Take our Survey

Reference: Puig S, et al. (2002) Biochemical and genetic analyses of yeast and human high affinity copper transporters suggest a conserved mechanism for copper uptake. J Biol Chem 277(29):26021-30

Reference Help

Abstract

The redox active metal copper is an essential cofactor in critical biological processes such as respiration, iron transport, oxidative stress protection, hormone production, and pigmentation. A widely conserved family of high affinity copper transport proteins (Ctr proteins) mediates copper uptake at the plasma membrane. However, little is known about Ctr protein topology, structure, and the mechanisms by which this class of transporters mediates high affinity copper uptake. In this report, we elucidate the topological orientation of the yeast Ctr1 copper transport protein. We show that a series of clustered methionine residues in the hydrophilic extracellular domain and an MXXXM motif in the second transmembrane domain are important for copper uptake but not for protein sorting and delivery to the cell surface. The conversion of these methionine residues to cysteine, by site-directed mutagenesis, strongly suggests that they coordinate to copper during the process of metal transport. Genetic evidence supports an essential role for cooperativity between monomers for the formation of an active Ctr transport complex. Together, these results support a fundamentally conserved mechanism for high affinity copper uptake through the Ctr proteins in yeast and humans.

Reference Type
Journal Article | Research Support, Non-U.S. Gov't | Research Support, U.S. Gov't, P.H.S.
Authors
Puig S, Lee J, Lau M, Thiele DJ
Primary Lit For
Additional Lit For
Review For

Interaction Annotations

Increase the total number of rows showing on this page by using the pull-down located below the table, or use the page scroll at the table's top right to browse through the table's pages; use the arrows to the right of a column header to sort by that column; filter the table using the "Filter" box at the top of the table; click on the small "i" buttons located within a cell for an annotation to view further details about experiment type and any other genes involved in the interaction.

Interactor Interactor Type Assay Annotation Action Modification Phenotype Source Reference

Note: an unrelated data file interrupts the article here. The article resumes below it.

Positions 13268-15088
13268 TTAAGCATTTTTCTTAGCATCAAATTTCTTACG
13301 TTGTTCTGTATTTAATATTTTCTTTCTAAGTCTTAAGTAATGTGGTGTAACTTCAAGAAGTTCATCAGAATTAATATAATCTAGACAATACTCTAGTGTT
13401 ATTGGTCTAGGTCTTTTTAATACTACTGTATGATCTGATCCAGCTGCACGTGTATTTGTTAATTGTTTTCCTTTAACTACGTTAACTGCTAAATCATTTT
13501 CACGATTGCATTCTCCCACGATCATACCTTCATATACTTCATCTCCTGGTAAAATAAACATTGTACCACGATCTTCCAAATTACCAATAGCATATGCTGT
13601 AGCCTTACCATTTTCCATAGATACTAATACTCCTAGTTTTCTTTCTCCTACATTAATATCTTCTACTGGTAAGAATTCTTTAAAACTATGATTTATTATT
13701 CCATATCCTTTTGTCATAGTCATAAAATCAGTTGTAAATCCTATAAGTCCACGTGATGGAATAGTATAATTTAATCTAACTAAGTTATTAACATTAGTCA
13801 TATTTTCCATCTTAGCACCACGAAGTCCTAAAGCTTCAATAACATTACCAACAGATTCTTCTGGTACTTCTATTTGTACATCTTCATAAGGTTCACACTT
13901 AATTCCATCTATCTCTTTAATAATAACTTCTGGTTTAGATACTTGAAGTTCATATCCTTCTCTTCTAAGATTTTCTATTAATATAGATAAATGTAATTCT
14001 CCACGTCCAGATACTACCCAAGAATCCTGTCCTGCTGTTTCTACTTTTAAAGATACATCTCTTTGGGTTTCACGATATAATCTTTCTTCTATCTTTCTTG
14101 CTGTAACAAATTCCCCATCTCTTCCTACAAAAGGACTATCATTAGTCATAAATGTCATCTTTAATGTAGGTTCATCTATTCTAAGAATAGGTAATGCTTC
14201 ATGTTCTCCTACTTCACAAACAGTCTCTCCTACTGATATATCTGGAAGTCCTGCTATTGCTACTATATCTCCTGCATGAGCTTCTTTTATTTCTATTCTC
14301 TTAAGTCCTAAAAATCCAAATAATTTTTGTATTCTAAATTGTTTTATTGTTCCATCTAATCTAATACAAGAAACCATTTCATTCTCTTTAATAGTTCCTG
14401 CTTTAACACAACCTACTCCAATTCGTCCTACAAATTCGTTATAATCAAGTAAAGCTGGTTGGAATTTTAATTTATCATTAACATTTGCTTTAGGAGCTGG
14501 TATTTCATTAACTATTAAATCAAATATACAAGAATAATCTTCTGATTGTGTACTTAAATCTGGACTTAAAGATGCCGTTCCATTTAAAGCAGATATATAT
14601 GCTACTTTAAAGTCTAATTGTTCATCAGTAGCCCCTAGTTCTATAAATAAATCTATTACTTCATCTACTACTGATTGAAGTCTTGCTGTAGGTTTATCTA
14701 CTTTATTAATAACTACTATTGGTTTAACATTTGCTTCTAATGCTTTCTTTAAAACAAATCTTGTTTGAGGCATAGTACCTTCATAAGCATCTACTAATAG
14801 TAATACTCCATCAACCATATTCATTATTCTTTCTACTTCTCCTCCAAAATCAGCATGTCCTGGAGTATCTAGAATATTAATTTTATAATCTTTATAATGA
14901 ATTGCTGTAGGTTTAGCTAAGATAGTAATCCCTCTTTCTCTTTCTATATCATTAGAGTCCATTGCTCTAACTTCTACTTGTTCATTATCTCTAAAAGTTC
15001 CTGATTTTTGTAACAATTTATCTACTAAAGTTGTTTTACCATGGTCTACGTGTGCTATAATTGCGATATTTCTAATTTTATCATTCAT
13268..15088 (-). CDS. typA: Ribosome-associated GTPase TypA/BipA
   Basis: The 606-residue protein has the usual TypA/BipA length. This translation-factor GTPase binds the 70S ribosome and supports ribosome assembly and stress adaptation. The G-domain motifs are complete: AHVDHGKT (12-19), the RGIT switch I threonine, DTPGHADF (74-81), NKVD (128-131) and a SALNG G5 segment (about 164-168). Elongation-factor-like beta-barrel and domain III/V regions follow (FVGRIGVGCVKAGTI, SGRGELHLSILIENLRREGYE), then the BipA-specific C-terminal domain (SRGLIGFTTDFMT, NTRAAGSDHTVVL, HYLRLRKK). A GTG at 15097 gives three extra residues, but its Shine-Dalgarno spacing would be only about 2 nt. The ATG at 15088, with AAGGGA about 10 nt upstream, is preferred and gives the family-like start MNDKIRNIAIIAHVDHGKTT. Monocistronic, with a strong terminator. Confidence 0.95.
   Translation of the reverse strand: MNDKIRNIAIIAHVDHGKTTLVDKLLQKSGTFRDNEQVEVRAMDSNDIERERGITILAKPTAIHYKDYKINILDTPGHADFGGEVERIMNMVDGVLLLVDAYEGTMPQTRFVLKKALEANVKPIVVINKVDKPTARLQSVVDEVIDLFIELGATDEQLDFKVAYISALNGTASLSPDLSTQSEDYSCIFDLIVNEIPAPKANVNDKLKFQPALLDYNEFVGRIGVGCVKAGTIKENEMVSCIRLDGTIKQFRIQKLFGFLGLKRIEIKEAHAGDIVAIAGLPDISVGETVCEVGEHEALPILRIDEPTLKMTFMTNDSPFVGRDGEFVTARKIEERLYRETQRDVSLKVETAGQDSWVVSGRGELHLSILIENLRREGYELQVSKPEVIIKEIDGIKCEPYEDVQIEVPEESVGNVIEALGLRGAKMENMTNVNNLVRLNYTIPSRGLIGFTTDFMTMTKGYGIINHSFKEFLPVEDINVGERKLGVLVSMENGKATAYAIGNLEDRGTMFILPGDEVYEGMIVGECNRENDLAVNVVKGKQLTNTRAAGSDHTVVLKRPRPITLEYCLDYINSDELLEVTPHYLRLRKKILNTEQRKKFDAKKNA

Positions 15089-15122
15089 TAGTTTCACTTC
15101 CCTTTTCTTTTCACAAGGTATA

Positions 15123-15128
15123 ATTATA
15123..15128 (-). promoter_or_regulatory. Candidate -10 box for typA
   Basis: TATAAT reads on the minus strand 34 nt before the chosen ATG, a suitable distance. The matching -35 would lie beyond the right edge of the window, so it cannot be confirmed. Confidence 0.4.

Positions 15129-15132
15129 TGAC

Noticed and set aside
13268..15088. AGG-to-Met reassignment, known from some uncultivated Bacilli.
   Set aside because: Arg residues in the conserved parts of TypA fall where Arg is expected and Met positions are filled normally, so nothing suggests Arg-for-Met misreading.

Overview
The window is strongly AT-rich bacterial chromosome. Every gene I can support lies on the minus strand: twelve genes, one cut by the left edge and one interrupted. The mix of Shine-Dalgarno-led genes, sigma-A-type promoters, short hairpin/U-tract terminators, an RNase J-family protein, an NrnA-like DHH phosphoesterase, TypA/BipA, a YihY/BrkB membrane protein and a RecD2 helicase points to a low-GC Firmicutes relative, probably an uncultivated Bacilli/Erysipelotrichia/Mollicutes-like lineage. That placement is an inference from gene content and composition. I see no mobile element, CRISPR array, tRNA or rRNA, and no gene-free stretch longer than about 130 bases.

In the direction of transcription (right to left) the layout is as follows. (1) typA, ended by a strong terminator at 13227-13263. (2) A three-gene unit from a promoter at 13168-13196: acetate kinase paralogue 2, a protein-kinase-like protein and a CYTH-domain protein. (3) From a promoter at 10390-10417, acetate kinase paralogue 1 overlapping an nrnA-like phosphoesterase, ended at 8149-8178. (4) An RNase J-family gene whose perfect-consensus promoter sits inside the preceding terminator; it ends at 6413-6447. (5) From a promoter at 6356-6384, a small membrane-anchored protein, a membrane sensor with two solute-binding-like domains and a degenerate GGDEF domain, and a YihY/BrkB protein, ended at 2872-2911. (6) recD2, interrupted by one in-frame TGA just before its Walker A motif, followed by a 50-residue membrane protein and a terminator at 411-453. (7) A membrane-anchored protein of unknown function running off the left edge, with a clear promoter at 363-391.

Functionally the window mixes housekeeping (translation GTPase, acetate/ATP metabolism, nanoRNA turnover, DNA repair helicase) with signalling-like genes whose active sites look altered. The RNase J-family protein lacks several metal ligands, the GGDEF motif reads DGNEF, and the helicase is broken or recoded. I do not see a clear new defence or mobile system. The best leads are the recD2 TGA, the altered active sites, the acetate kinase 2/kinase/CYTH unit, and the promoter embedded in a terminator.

Gene Ontology Annotations

Increase the total number of rows showing on this page using the pull-down located below the table, or use the page scroll at the table's top right to browse through the table's pages; use the arrows to the right of a column header to sort by that column; filter the table using the "Filter" box at the top of the table.

Gene Gene Ontology Term Qualifier Aspect Method Evidence Source Assigned On Annotation Extension Reference

Phenotype Annotations

Increase the total number of rows showing on this page using the pull-down located below the table, or use the page scroll at the table's top right to browse through the table's pages; use the arrows to the right of a column header to sort by that column; filter the table using the "Filter" box at the top of the table; click on the small "i" buttons located within a cell for an annotation to view further details.

Gene Phenotype Experiment Type Mutant Information Strain Background Chemical Details Reference

Regulation Annotations

Increase the total number of rows displayed on this page using the pull-down located below the table, or use the page scroll at the table's top right to browse through the table's pages; use the arrows to the right of a column header to sort by that column; to filter the table by a specific experiment type, type a keyword into the Filter box (for example, “microarray”); download this table as a .txt file using the Download button or click Analyze to further view and analyze the list of target genes using GO Term Finder, GO Slim Mapper, SPELL, or YeastMine.

Regulator Target Experiment Assay Construct Conditions Strain Background Reference